From the Chicago Reader (January 12, 1990). — J.R.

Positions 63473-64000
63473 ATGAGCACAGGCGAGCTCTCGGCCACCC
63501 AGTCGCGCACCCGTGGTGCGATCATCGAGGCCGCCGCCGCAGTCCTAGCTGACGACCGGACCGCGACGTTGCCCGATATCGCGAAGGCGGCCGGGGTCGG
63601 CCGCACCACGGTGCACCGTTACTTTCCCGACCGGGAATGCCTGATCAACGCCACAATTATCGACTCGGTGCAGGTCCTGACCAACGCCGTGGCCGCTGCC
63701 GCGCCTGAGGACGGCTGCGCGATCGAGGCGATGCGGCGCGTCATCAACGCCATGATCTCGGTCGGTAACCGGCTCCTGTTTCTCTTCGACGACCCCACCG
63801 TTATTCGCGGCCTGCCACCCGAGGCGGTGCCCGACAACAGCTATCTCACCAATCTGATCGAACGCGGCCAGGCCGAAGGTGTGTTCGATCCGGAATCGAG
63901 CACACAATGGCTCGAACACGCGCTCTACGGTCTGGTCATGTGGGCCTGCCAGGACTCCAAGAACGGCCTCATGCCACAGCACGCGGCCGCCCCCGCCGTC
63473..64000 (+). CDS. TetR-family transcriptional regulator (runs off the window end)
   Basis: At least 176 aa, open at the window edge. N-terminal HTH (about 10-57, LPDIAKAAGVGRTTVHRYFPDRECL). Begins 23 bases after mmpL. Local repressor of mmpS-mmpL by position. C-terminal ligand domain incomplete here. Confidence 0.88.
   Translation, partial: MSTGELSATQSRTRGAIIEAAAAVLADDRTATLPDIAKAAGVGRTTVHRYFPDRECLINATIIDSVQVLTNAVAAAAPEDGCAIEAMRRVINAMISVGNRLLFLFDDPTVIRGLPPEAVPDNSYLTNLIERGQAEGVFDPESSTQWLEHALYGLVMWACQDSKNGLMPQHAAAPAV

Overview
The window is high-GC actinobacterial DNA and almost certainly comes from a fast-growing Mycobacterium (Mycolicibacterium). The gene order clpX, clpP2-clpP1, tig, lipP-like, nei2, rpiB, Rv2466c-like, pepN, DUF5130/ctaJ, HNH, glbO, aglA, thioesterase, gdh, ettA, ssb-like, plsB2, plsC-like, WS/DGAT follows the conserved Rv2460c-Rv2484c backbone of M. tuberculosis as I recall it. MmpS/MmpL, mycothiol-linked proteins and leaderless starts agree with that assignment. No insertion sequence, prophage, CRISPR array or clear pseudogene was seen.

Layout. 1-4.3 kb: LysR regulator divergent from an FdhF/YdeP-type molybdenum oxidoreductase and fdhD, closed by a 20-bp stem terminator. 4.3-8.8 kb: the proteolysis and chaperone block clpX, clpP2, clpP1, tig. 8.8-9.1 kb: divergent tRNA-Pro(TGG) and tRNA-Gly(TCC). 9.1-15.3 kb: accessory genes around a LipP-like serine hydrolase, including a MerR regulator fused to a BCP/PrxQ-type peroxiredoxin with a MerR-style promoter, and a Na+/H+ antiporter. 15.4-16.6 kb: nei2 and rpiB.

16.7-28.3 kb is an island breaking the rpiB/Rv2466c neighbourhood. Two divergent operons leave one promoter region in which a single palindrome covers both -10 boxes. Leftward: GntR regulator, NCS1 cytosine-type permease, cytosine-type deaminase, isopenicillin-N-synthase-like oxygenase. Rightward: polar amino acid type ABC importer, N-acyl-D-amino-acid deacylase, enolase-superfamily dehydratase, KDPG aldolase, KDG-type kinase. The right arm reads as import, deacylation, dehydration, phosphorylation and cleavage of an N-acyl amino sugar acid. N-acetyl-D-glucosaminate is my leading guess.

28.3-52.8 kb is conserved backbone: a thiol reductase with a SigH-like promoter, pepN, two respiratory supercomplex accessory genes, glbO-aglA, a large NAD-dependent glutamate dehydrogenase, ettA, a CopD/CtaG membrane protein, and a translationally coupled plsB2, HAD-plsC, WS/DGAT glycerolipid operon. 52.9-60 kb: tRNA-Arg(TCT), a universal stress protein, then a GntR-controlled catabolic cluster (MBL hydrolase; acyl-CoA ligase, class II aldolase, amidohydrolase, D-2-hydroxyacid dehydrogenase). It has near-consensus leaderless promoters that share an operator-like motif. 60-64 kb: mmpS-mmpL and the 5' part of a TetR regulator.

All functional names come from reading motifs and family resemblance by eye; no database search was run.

American TV watchers, eat your hearts out! These four selections from “Ten to Eleven” — a series of short, experimental “essay” films made for German television by the remarkable German filmmaker Alexander Kluge, to be shown here on video — are not always easy to follow in terms of tracing all their connections, but they’re the liveliest and most imaginative European TV shows I’ve seen since those of Ruiz and Godard. Densely constructed out of a very diverse selection of archival materials, which are manipulated (electronically and otherwise) in a number of unexpected ways, these historical meditations often suggest Max Ernst collages using the cultural flotsam of the last 100 years. Why Are You Crying, Antonio? relates fascism, opera, and domesticity; Articles of Advertising historicizes ads in a number of novel ways; Madame Butterfly Waits offers a compressed history of opera and its kitschy successors in pop culture; and the self-explanatory The Eiffel Tower, King Kong, and the White Woman makes use of comics, movies in the 1890s, a quote from Heidegger, and multiple images of the famous ape and tower. These are apparently fairly recent works. A Chicago premiere. (Randolph St. Gallery, 756 N. Milwaukee, Friday and Saturday, January 12 and 13, 8:00, 666-7737)